Are Americans really generous? And what will that look like tomorrow?
Of that $241 billion, over 30% goes to churches.
The number was 57% a decade ago. Why is the number so high, and why has it dropped? It’s high because two of the biggest factors in motivating behavior are a shared social expectation and making it public, according to Penn professor Jonah Berger.
Historically, the church has been very clear about an expectation that Christians tithe. They give 10% of their income to the church. That’s what they do; it’s not that they should, or we wish they would–it’s part of the identity. Period. And that tithing has been public; they pass the plate every week and you can see the people around you doing it (who in turn can see you not doing it).
From what I’ve seen, you can attribute the decline in church giving percentage pretty directly to two things; a decline in shared social expectations about what it means to be a member of this particular faith (with the individualization and commodification of the religion), and a decline in the significance of church in the life of even the average churchgoer (let alone the average American).
While this raises one set of questions for pastors about how to fund churches (John Dickerson’s recent book “The Great Evangelical Recession” goes into those), it also raises another set for ordinary people–as they think about the causes that matter to them, how can they build shared social and public expectations about giving, and to what should they be directed?
Sacrificial giving is in decline.
It’s not that people have stopped caring, but no single institution has the kind of hold on them the church used to have. Since nobody has stepped into the church’s void in a consistent way, creating a shared social ethic of sacrificial giving (10% is a lot of money!), nonprofits that don’t step up their efforts to attract and retain people in their 40s and 20s are likely to have budget problems in the near future.
The last generation that had an ethic of sacrificial giving will only be giving for so much longer. That said, this isn’t an irreversible trend–for example, households with incomes under $100k upped their giving (as percentage of income) in the last few years. The total dollar amount change wasn’t significant since the recession lowered actual incomes, but it suggests people are still willing to be generous if given good reasons. Different things are considered to be the causes every decent person should give to (education giving is way up from a few years ago, instead of church)–and that’s a communications opportunity for organizations willing to work together to drive interest in their mission area. City downtowns have figured out that everybody benefits when they market as a group; nonprofits could learn a thing or two from them.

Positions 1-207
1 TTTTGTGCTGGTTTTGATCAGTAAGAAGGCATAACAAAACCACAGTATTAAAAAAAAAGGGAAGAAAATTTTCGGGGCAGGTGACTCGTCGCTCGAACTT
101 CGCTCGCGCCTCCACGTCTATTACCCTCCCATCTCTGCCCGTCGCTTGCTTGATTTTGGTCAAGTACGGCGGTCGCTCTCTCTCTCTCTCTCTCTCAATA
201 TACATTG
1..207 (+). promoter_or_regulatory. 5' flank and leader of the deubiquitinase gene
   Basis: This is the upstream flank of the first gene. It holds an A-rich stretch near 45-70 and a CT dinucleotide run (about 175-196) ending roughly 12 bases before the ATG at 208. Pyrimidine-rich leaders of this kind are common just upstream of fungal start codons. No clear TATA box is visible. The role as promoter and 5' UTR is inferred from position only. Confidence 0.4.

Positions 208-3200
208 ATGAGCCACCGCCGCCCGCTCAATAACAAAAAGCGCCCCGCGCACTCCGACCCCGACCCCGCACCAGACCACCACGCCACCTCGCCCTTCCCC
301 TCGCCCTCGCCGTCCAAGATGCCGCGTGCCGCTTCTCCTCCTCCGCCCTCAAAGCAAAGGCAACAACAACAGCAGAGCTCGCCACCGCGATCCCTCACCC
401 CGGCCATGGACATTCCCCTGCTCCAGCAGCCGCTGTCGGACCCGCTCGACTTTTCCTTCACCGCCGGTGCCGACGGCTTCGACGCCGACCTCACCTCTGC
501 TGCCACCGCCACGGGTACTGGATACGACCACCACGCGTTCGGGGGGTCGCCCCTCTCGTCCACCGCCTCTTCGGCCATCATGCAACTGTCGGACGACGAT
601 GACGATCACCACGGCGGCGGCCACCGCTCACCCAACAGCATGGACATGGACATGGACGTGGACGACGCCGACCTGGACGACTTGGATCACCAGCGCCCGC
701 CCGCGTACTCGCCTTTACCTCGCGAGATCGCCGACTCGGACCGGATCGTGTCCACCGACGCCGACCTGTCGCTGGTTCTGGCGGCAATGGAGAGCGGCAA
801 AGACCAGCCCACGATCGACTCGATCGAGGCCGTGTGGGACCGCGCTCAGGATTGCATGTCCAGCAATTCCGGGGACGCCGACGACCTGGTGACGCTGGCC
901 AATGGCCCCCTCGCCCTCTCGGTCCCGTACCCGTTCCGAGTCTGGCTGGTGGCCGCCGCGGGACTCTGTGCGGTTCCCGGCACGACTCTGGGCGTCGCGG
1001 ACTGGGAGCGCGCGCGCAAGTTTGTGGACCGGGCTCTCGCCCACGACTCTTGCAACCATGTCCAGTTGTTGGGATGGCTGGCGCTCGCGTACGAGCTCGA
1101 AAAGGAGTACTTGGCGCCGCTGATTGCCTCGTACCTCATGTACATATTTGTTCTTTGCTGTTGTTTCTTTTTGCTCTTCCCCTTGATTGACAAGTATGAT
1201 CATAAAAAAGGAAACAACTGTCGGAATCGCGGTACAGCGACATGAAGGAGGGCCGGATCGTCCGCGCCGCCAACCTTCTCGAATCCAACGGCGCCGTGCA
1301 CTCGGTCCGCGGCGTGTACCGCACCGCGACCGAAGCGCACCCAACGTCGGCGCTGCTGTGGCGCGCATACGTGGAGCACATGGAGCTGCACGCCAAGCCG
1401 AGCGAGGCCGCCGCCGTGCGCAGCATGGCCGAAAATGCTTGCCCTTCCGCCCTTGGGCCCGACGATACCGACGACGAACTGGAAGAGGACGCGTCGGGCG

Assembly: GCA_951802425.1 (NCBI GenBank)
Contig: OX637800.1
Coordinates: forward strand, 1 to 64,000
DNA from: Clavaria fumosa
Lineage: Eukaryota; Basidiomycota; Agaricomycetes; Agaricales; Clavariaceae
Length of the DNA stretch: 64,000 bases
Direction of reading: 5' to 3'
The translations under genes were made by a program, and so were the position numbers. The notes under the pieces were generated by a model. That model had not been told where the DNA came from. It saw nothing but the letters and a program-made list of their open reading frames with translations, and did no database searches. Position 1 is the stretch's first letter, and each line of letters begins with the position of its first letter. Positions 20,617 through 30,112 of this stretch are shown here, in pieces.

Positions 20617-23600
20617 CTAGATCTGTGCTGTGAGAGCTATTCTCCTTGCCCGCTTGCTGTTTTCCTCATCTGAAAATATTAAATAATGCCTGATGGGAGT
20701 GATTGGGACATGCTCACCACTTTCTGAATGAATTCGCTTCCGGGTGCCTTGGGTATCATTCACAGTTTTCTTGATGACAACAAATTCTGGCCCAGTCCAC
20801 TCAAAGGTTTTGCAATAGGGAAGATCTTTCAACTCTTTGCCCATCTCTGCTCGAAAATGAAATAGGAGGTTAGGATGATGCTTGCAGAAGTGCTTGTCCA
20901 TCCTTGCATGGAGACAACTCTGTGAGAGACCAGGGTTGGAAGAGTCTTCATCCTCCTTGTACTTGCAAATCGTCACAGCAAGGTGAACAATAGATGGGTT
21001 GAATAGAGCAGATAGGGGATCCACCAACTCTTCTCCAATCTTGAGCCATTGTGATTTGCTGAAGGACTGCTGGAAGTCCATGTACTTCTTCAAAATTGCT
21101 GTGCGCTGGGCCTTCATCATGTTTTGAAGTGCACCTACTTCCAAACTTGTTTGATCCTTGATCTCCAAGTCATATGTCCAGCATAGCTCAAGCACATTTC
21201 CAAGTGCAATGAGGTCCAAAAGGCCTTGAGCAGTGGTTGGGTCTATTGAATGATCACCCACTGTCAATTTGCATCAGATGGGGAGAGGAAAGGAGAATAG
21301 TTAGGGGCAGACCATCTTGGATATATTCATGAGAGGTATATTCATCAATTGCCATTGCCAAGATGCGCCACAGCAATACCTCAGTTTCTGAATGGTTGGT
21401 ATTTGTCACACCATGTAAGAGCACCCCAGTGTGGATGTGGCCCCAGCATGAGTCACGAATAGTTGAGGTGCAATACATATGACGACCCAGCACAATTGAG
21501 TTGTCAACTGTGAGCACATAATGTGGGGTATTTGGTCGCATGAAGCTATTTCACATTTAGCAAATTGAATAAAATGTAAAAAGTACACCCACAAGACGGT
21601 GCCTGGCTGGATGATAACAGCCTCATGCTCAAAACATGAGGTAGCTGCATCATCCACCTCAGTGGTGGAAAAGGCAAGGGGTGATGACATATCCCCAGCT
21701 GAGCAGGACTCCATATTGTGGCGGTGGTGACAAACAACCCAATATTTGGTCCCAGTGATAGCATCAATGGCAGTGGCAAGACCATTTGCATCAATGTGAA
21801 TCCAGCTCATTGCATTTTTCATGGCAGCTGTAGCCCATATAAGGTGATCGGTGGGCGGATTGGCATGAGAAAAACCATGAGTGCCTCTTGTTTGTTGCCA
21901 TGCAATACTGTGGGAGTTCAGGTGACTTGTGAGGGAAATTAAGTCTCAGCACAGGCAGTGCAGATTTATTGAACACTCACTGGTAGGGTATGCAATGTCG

Models for giving are changing.
More people want to give time and talent; skilled volunteerism is up, as is volunteerism in general. Online giving has been rising very steadily the last few years. Finally, the rising generations don’t have the same unquestioning acceptance of big institutions their parents and grandparents did–institutional loyalty is way down.
But “giving” itself also has a wider range of meanings. Many young people still give small amounts (see above) as budgets are tight, but as that changes and they think about how to improve the world, the options are more complex than setting aside a tithing budget. Does extra income go into donating to a nonprofit? Investing in a social startup? Eating more organic and local food? Entertaining more and improving the lives of those around us?
What can we as individuals do to make the world a better place, and what role do organizations play in that?
Brian Brown loves building the environments, habits, and networks that make people thrive. He is the founder of Humane Pursuits, where he writes a featured column and edits the Give channel. He started his consulting company, Narrator, to help great mission-driven organizations modernize and grow. He lives with his wife Christina and son Edmund in Colorado Springs, where they mix cocktails, hunt for historic architecture, and see how many people they can squeeze into their house for happy hour.